When School Officials Get Together to Consider Changing Leagues, There’s Little Doubt . . . : Football Remains the Bottom Line
When a high school decides to change leagues--releague--chances are its football team has had a couple of lousy seasons.
Principals and athletic directors may talk about declining enrollment and transportation costs, but in the end it’s the football team’s record that determines what league a school competes in.
That’s why Kennedy High School this year decided to transfer from the Empire League to the Garden Grove League next season.
Kennedy has plenty of students (2,100) and is in reasonable proximity to other Empire League schools. But Kennedy’s football team has a 2-12 record in league play over the past two seasons.
That football is king is news to practically no one, and the reason it has such power is very simple: It makes money.
“You want to make a move that helps your entire program,” said George Terlaak, Pacifica athletic director. “But when you’re evaluating something like that you must keep in mind that football makes most of the money for an athletic program.”
Some basketball teams make money, but most just break even. All other sports--water polo, volleyball, field hockey--usually operate in the red.
This creates a belief in most athletic departments that all sports are equal . . . but some are more equal than others.
“It’s something you accept or go crazy yelling about,” said Boyd Philpot, Tustin water polo coach. “To a school administration’s way of thinking, football is the most important. It’s makes the money, it gives the school a lot of its spirit.”
Last January, Tustin started looking around for a new league. In 1985, its football team was 2-5 in the Century League--one of Orange County’s toughest--and had not won a league championship since 1955.
“Our football team had been just spinning its wheels,” said Al Rosmino, Tustin athletic director.
So Rosmino called his coaches together to discuss a possible change. When it came time for Philpot’s input he said any league would be fine . . . as long as it wasn’t the Sea View League.
You see, the Sea View League is generally considered the top high school water polo league in the nation, maybe the universe. There has been at least one Sea View League representative in the 4-A Southern Section playoff finals since 1974. Many times both teams have been from that league.
Philpot knew that joining the Sea View would be a death sentence to his team’s playoff hopes. But the Sea View League was attractive to the football program because it was well-respected and yet not as tough, top to bottom, as the Century League.
Guess which program got its wish. Here’s a clue.
“There’s no doubt that football has a primary concern when making the move,” Rosmino said. “It’s in the public eye, it gets the boosters involved, it builds an entire psychological base for the students’ spirit.”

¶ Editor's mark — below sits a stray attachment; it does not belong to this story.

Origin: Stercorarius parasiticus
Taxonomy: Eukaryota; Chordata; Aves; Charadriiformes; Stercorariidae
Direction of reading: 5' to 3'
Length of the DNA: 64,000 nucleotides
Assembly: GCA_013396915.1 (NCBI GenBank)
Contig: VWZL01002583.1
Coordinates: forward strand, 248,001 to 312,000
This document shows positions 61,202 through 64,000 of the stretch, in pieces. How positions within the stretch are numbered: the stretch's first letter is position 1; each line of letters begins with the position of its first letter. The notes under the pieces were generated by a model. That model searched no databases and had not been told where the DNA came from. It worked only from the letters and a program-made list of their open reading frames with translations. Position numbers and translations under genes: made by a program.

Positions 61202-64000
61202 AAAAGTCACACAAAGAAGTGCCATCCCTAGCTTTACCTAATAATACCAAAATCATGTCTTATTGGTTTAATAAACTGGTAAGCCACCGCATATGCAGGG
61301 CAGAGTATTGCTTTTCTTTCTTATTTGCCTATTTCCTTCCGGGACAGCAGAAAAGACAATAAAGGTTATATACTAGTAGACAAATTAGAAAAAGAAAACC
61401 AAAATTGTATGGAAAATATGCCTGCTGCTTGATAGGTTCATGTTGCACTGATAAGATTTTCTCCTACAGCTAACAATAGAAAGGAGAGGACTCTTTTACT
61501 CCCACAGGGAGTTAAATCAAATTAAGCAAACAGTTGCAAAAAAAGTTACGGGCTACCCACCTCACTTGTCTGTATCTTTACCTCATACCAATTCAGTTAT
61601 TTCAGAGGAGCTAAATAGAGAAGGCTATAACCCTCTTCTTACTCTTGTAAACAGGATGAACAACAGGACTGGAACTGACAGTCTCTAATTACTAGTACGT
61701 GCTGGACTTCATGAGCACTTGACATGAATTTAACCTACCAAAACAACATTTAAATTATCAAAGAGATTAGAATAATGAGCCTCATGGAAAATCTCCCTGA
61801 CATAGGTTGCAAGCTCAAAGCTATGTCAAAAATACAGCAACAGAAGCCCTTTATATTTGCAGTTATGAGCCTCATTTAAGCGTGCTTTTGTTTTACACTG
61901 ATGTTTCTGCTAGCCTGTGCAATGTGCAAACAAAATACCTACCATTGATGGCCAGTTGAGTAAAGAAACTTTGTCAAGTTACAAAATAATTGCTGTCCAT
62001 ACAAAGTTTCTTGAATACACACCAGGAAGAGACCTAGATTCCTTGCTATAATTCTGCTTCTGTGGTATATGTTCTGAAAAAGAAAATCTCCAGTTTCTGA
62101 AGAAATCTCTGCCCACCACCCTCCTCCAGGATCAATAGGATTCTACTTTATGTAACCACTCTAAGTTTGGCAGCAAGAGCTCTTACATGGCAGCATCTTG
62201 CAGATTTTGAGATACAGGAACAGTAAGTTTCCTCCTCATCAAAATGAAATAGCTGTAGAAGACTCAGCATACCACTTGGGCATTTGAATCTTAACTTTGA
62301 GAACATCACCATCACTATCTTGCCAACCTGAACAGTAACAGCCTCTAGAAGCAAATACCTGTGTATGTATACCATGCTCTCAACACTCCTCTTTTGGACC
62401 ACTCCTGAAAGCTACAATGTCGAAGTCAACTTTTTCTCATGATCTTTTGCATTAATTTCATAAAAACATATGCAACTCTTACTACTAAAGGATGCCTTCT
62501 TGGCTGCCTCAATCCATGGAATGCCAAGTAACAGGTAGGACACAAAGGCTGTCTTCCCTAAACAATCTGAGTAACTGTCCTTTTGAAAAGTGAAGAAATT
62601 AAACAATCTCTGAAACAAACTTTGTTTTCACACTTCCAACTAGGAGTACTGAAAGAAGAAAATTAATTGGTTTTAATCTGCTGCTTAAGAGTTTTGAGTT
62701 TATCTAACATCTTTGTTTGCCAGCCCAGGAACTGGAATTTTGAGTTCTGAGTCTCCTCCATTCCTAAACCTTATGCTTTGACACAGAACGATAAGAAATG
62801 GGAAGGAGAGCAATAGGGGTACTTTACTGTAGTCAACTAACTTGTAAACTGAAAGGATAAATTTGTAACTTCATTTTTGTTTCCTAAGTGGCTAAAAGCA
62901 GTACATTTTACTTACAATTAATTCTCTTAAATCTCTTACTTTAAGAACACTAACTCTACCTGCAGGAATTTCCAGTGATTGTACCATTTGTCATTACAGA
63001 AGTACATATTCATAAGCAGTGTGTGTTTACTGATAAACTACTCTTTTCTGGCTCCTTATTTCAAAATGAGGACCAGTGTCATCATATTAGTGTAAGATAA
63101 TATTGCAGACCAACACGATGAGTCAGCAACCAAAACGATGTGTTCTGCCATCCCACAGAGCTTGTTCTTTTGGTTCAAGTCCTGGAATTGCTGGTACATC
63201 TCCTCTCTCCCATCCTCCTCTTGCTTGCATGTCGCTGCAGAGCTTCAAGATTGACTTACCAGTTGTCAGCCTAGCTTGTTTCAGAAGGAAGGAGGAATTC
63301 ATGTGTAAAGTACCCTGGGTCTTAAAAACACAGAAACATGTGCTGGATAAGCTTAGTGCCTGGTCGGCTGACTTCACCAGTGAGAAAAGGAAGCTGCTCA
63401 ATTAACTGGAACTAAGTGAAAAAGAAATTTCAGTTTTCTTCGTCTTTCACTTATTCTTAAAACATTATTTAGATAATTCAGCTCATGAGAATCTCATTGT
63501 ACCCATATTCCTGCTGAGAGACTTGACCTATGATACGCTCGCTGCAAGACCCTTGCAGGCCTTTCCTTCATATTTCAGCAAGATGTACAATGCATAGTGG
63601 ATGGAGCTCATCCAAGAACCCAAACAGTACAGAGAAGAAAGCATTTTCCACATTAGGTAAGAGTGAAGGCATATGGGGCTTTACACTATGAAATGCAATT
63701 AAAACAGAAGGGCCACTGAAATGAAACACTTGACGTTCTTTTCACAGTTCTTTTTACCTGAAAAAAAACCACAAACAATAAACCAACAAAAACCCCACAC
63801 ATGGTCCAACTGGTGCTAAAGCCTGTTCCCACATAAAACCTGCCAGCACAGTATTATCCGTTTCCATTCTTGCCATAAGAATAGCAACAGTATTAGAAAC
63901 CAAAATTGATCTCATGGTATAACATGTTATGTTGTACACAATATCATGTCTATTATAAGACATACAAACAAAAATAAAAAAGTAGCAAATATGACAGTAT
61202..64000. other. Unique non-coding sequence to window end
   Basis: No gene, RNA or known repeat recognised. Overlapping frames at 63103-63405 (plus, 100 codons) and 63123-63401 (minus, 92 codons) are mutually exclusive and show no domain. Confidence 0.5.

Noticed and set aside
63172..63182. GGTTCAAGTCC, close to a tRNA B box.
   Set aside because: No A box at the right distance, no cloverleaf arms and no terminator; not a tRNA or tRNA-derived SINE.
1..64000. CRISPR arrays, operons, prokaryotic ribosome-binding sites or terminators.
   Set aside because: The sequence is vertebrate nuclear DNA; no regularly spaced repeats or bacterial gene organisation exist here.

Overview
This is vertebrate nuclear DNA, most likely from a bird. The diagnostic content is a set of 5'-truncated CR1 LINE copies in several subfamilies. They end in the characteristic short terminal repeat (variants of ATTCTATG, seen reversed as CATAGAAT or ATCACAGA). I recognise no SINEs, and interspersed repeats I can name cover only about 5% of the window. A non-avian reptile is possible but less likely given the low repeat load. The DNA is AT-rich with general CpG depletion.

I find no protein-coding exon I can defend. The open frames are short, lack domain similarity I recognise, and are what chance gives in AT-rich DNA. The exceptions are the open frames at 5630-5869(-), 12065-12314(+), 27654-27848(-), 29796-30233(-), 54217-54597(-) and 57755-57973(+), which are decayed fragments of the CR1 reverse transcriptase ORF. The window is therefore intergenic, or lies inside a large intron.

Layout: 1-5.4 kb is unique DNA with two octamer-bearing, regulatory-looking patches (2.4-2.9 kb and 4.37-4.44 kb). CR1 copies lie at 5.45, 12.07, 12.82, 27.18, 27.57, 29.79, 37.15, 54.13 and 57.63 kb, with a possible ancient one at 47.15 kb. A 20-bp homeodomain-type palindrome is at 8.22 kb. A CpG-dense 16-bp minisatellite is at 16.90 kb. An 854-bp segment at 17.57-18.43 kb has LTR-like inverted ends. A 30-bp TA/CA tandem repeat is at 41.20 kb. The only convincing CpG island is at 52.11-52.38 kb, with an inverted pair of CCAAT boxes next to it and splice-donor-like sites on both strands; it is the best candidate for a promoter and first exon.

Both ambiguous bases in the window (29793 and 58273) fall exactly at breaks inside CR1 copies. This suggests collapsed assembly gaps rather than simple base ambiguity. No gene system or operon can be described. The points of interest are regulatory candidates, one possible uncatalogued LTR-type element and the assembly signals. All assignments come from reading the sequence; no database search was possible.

Surprise, surprise. Tustin ends up in the Sea View League and wins its first league title in 31 years.
At the time it was announced, Philpot said the move was “unfortunate for the water polo program. I could have one of my better teams and not even make the playoffs because powers like Newport Harbor and Corona del Mar are already there.”
Well, Philpot did have one of his better teams. The best team, he said, since he won the 1982 3-A championship. Tustin was ranked fifth most of the year and even defeated 4-A finalist Sunny Hills twice during the season.
And for all this, Tustin ended up fourth in the Sea View League and out of the playoffs.
Boyd said it would be like this.
His team finished behind Corona del Mar, Newport Harbor and University, which each found its way to the 4-A semifinals.
“It’s really discouraging to tell your kids that the only reason they’re not going to the playoffs, playoffs they deserve to be in, is because they were put in the wrong league,” Philpot said. “If it were football, and the fifth-ranked team in the Southern Section didn’t make the playoffs, there would be quite an uproar. But when I talked to people about this, CIF-type people, they didn’t think there was any problem at all.”
There has not exactly been an uproar. Like Philpot, most coaches accept the situation and try to work within it.
Steve Stratos, Woodbridge girls’ volleyball coach, wasn’t the happiest when his school moved to the Pacific Coast League--a league that proved competitive for the school’s football team, but did not challenge his players at all.
“We came from the Sea View, where every game was tough,” Stratos said. “This year, the league competition didn’t test our talent. I had to work hard to get enough tough nonleague games that would keep my team sharp.”
Philpot and others have suggested that one solution would be for schools to enter individual sports in the league that best fit those programs. That way the football team is where it wants to be and so is everyone else.
It sounds great, but it’s not going to happen.
“Logistically it would be almost impossible,” Rosmino said. “Transportation costs would be tremendous.”
Mileage aside, different leagues for different sports would demand a school adhere to the rules of several league constitutions.
“As it stands now, we have problems just dealing with one constitution,” Rosmino said. “I can’t imagine having three or four of them to consider. That would be scary.”
So things figure to stay as they’ve always been.
“I could rant and rave and nothing is going to change,” Philpot said.
Football will remain the high school athletics’ Pied Piper, and the “other” sports its helpless followers.